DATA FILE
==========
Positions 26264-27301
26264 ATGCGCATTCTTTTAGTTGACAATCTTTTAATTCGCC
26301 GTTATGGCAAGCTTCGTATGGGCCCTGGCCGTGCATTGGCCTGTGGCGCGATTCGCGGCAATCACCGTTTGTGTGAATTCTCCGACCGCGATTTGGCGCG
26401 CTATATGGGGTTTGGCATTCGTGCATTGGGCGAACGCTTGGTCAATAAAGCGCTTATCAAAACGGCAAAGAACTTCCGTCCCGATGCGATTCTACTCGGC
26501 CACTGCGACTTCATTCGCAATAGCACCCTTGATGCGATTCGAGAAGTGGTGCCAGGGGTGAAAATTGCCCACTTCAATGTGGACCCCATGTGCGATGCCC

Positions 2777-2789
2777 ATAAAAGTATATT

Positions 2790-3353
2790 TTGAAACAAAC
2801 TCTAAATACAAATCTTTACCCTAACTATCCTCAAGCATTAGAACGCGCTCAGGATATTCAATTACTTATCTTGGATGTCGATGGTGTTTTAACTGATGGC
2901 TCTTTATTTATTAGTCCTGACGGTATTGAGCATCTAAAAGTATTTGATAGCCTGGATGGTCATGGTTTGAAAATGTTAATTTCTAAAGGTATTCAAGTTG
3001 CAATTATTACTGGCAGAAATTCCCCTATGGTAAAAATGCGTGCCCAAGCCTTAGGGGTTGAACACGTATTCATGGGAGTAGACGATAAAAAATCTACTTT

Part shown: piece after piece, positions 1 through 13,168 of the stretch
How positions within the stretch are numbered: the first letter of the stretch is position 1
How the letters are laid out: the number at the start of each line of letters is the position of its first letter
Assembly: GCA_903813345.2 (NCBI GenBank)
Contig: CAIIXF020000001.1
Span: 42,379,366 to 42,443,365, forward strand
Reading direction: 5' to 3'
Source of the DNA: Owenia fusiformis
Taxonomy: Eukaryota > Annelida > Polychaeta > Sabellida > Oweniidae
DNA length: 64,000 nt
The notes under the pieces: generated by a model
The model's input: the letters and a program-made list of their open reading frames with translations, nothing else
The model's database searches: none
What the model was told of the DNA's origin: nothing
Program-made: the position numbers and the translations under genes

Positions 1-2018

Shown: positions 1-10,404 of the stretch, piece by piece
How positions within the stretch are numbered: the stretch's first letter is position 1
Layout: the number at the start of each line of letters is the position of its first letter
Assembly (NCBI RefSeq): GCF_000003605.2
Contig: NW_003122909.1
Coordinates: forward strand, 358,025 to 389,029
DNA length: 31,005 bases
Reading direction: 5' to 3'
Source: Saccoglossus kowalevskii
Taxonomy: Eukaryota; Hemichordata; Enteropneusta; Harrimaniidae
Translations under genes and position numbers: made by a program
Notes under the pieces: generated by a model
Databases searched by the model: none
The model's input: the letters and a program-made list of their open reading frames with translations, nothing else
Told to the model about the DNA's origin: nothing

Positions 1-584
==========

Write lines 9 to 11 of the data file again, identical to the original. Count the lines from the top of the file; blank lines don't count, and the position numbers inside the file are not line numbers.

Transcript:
2790 TTGAAACAAAC
2801 TCTAAATACAAATCTTTACCCTAACTATCCTCAAGCATTAGAACGCGCTCAGGATATTCAATTACTTATCTTGGATGTCGATGGTGTTTTAACTGATGGC
2901 TCTTTATTTATTAGTCCTGACGGTATTGAGCATCTAAAAGTATTTGATAGCCTGGATGGTCATGGTTTGAAAATGTTAATTTCTAAAGGTATTCAAGTTG